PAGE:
Paul Tomlinson, CEO and Founder of IEG4 Limited, TechUK Local Public Services Committee Chair, argues that technology is not the inhibiting factor in the delivery of Place-Based Care. Rather, it’s politics, people and perfectionism that are stifling progress.
Is the only reason we provide Health services in the way we do because that’s the way we always have?
In the past, in order to get stuff we wanted, we were served by a person gathering our requirements, putting them into a format their organisation could interpret and then, the organisation’s representatives would hand over a proposal to address our needs. This is how it was for the services in our ‘private’ lives.
Now, every single day, millions of us show we have the capacity to engage with a ‘digital world’. To get what we want, when we want it, we are prepared to do a lot of work. We identify our requirements and take time to feed these into the service providers. The next day, we get what we want delivered, where we want it, through a joined-up supply chain which works on the shared information we’ve willingly contributed.
However, access to health and care services is still controlled, or do I mean patrolled, by individuals who, like in the example about the past above, seek to understand our needs personally, then interpret and apply these to what our siloed institutions have to offer. All on an organisation by organisation basis.
After decades of this kind of behavioural programming, we attend a GP surgery with an ailment and expect to receive something which will make us better, usually medicine. In answer, GPs have been trained to match solutions to the evidence we present from what they have in the medicine bag. An industry of local pharmacies depends on being able to supply them. This expectation model, on all sides, is tough to turn around, even though many are recognising the need to do so.
One example of how Social Care is broken. And how Lego systems can help.
Austerity has driven local government to focus and prioritise statutory services, and now many peripheral services are no longer funded, hence local government is able to help increasingly fewer citizens. Many social ailments, such as loneliness or early stages of neglect, go unaddressed. Charities and other voluntary services are stepping into the breach, but how does the citizen find out about who provides what?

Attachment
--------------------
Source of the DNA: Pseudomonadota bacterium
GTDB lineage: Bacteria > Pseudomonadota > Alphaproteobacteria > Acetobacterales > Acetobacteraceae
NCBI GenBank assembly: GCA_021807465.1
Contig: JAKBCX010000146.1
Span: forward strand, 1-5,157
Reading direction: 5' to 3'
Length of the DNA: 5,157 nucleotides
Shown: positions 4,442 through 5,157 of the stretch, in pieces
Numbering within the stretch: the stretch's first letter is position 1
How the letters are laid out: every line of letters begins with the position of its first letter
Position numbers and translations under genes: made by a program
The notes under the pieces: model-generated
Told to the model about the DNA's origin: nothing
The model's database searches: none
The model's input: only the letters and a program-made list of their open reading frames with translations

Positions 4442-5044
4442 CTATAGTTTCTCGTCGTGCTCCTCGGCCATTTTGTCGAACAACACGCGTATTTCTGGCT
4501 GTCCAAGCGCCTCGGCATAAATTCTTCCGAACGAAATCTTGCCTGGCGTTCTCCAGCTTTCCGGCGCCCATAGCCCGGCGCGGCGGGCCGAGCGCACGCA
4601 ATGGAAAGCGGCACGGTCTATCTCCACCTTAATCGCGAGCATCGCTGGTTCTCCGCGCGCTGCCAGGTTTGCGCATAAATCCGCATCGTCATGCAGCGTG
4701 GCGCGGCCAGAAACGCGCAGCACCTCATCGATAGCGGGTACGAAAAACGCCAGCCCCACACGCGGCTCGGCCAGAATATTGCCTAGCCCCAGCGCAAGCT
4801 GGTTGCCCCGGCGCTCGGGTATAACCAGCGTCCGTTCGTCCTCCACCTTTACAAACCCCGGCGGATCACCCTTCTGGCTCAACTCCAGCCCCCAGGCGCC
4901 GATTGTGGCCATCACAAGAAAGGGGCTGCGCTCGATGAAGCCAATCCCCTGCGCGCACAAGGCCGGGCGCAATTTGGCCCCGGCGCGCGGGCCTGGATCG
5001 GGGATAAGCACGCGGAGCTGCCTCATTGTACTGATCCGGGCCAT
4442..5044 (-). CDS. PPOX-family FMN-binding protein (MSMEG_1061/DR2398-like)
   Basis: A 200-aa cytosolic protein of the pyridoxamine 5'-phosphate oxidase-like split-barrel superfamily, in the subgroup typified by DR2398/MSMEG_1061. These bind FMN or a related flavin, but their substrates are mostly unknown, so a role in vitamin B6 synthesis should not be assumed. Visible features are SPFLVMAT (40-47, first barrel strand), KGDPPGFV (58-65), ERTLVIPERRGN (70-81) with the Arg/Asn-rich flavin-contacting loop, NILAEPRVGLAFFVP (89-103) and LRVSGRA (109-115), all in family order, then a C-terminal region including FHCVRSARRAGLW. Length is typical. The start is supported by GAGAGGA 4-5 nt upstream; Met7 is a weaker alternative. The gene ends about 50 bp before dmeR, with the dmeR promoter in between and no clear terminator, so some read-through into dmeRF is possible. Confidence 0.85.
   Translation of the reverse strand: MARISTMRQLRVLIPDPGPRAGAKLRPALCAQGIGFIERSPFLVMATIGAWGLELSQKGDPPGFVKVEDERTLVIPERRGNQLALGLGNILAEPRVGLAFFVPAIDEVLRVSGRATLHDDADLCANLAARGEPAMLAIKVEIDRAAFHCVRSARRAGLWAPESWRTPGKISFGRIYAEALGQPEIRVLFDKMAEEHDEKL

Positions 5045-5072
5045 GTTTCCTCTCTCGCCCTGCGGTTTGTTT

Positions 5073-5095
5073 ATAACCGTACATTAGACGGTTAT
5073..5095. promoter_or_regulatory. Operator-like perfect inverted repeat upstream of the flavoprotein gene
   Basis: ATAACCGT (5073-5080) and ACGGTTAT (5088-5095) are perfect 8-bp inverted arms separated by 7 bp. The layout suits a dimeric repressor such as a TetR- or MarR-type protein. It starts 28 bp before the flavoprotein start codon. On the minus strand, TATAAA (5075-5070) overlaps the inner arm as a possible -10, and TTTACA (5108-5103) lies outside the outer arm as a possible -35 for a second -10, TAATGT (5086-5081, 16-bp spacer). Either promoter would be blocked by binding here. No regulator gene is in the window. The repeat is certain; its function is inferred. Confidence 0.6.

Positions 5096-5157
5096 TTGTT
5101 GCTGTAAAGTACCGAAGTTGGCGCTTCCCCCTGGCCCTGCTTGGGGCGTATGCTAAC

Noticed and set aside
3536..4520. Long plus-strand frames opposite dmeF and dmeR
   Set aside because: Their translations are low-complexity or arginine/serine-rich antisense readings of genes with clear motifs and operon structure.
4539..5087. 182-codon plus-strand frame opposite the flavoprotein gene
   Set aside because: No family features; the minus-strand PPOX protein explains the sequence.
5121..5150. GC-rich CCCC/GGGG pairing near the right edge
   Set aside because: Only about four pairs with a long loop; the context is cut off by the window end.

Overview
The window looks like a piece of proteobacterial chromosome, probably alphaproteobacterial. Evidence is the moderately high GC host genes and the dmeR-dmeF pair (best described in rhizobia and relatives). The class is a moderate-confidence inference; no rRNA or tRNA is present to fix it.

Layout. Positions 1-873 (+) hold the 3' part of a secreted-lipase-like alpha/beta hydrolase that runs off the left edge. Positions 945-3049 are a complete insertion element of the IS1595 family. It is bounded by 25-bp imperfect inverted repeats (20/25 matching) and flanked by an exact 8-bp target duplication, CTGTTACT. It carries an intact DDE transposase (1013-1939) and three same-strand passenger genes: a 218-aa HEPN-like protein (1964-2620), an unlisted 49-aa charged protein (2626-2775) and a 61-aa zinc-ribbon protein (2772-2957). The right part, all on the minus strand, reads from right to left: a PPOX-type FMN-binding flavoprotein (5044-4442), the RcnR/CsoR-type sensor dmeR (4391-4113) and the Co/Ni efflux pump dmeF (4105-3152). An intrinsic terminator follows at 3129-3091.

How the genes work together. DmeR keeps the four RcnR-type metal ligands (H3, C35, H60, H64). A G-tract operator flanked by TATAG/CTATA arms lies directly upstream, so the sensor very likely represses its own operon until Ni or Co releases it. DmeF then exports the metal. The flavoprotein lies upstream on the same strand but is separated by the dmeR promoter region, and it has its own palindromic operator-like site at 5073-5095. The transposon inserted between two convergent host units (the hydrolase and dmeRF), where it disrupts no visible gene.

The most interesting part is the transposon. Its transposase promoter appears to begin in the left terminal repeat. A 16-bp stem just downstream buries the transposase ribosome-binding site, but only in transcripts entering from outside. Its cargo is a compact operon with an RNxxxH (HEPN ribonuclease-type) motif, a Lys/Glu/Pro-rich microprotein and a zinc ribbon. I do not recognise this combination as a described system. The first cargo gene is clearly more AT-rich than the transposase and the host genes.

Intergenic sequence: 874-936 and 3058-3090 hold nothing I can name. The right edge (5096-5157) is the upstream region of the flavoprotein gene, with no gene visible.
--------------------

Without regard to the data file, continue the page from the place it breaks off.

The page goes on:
What is the user need?
An elderly person, or more likely their carer or family, need to find services and products to assist with care. Right now, the data to help them is totally fragmented or even unavailable.
To make matters worse, at an already stressful time, there is an element of ‘who’s going to pay?’. Consider a family who are looking for help as they turn to local government Social Services for help with their elderly relative. Typically, they will be asked to apply to the NHS for Continuing Health Care (CHC), because if the needy citizen has one of three primary health care needs, then the NHS fund all the care required. NHS budgets appear more flexible than those of local government, so the council’s first move will always be to see whether the service will be paid for with someone else’s budget.
Getting CHC should follow an eligibility process laid down by NHS Digital standards, and the NHS targets this process to be completed within 28 days (shorter if the person is in hospital). It includes assessments across 11 domains carried out by CHC nurses but often with external inputs from GPs, Physiotherapists, Nutritionists etc. If the citizen doesn’t have a primary health need then CHC funding is rejected, although there may be a small amount of discretionary Funded Nursing Care (FNC) allocated. However, in 60% of cases nationally, at the end of 28 days (sometimes longer), the family/carer are back at stage one needing help as their claim for CHC is rejected. At this point, local government Social Services will perform an eligibility assessment on the citizen, called a Social Care Financial Assessment, which determines, basically, whether they are wealthy enough to pay for their own care. This is a means test which includes any value they have in their primary residence. If this is over a certain amount then they are expected to self-fund their care, which may include giving a claim over the primary home if necessary.
For many people the time it takes and the knowledge it requires are too much. They end up being neglected by the system we have created, relying on family support alone, paying for themselves for partial private care despite entitlement or maybe even dying while they wait for the system to catch up with their needs
Care is the same whoever pays for it, and citizens or their carers need one place to look for help. The services should be a combination of necessary services - some NHS, some local government and some (often more) from the third sector.
The correct blend of services from multiple sources, funded by different pots, will require extensive data sharing, and, to facilitate access to the data – easy to use search and planning facilities.
Multiple data sources and multiple interfaces will require real Lego systems and true implementation of small pieces loosely coupled (see Eddie Copeland: Policy Exchange 2015).
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